Pumpkin pie just leveled up.

Local businesses are liquifying the favorite fall dessert and adding creative takes on tradition to their menus.

This month the Spring House in Washington is debuting Grandma’s Pumpkin Pie milk, a bottle of silky sweetness with just enough spice that you feel like you’re drinking the seasonal staple.

The pumpkin pie milk was dreamed up during conversation.

“My mom said, ‘What about this?’ and I said, ‘OK, great, let’s do it,’” laughed Marcia Opp, who helps run the family-owned and operated farm. “That’s the great thing about having a family working together: There’s lots of good ideas coming at you all the time. We were like over the moon, so excited.”

In addition to its locally revered chocolate milk, the Spring House this summer began offering funky flavors like County Fair Cotton Candy, Orange Day Dream and Strawberry Fields For You.

“We like to enjoy one season at a time,” said Opp. “Once the fair is over, it’s time to think about fall. We have people calling every day, ‘Do you have any pumpkin pies left?’ We’re like, we should do a pumpkin kind of milk.”

While baking caramel apple pies recently, Opp decided the fall dessert would make a good milk flavor and added it, too, to the Spring House’s new milk menu.

Now, caramel apple pie and Grandma’s Pumpkin Pie milks are being bottled just in time for sipping around a campfire.

Also good for fireside sipping: For the first time in its four years of serving local favorites, The Washington Brewing Co. is pouring a pumpkin beer that’s sweet with a little spice, just like mom baked it.

“The people want it,” said John Burgess, who co-owns the brewery and the adjacent A&M Wine & Beer Supplies with his wife, Angela. “I’ve brewed it for myself before. It’s the first year I’ve done it for the brewery.”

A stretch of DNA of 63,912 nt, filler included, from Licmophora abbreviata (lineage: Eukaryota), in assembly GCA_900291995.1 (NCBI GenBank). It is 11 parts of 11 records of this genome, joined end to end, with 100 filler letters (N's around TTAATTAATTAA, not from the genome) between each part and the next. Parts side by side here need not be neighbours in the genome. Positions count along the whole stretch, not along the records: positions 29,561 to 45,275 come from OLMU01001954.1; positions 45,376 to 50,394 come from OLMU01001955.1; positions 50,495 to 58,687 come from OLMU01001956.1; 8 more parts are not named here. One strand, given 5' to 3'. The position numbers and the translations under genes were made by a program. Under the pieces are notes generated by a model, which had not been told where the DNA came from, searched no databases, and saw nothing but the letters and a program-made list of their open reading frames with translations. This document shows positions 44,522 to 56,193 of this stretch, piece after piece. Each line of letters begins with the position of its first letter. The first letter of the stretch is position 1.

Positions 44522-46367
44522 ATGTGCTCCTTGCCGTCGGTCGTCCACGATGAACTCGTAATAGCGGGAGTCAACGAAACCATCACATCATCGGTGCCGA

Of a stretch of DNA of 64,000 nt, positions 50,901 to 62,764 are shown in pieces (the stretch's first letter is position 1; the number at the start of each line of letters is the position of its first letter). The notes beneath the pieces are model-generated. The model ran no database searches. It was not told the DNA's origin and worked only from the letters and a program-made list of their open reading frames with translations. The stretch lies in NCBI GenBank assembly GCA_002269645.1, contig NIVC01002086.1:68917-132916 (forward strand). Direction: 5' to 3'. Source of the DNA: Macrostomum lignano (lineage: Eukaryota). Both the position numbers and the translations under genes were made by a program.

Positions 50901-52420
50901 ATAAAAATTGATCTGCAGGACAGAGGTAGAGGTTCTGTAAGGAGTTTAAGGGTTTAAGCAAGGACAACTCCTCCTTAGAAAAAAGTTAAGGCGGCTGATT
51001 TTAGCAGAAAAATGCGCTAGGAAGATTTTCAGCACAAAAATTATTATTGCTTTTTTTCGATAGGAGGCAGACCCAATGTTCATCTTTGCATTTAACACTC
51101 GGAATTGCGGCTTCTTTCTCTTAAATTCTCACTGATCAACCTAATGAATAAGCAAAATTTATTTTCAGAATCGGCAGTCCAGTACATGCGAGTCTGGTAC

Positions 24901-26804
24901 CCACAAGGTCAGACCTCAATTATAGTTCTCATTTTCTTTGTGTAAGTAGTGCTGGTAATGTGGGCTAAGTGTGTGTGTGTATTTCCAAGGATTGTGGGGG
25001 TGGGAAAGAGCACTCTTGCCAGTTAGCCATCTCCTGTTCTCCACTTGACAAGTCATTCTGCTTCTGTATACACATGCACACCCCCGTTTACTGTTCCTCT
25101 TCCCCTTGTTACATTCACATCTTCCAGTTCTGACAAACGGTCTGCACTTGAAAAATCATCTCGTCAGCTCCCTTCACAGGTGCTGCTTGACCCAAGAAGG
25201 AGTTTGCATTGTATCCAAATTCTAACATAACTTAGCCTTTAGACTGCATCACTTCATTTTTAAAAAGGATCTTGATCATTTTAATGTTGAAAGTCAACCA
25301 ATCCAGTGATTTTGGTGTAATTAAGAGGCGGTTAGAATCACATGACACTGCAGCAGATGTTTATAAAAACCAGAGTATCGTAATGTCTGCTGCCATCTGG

Angela said the brewery’s Oktoberfest – an “easy-drinking marzen” that’s crisp and flavorful – is a fan favorite and she’s excited to add pumpkin to the menu.

“We’re releasing it in October because everyone else will probably be sold out,” said Angela, referring to larger breweries like Southern Tier, whose Pumpking beer sells out by the beginning of autumn. “That’s when you want a pumpkin beer, when it’s a little bit cooler, on a fall night.”

On unseasonably warm autumn afternoons, Scotty’s Ice Cream in Washington serves pumpkin ice cream milkshakes that give the traditional dessert a run for its money.

“We actually have people that will come in at the end of July and ask, ‘Do you have your fall flavors yet?’” said Kenzie Maltony, whose parents, Marcy and Ron Ranko, opened Scotty’s more than a decade ago. “People go crazy over these.”

Maltony said all Scotty’s ice cream is hand-dipped, and every flavor can be turned into a rich, creamy milkshake.

Other local ice cream shops, including 5 Kidz Kandy in Waynesburg and Sarris Candies in Canonsburg, scoop fall into a cone or cup all autumn long, and you can slurp pumpkin starting mid-October at Fresh From the Farm in McMurray.

“One of the unique things that we do is a pumpkin juice,” said Ankit Golay, who opened the health food store near Canonsburg Lake seven years ago. “I think people are intrigued by the fact that you can cold press pumpkin. You don’t really find cold pressed pumpkin juice.”

A pumpkin smoothie is available all fall long, and Golay’s homemade pumpkin soup will be available mid-month.

”It’s novelty,” said Golay.

For those done sipping, pair a pumpkin spice latte with a healthy fall-inspired lunch at Fruition Bowls and Brews in Waynesburg.

Along with its classic PSL, this month the eatery along West High Street is serving a pumpkin bowl starring organic pumpkin puree, homemade peanut butter and pumpkin granola, among other ingredients.

“Honestly, the base tastes like pumpkin cheesecake,” said Mabel Jetten, who co-owns the store with her brother, Leandro Culp, and Sara Bates. “It’s delightful.”

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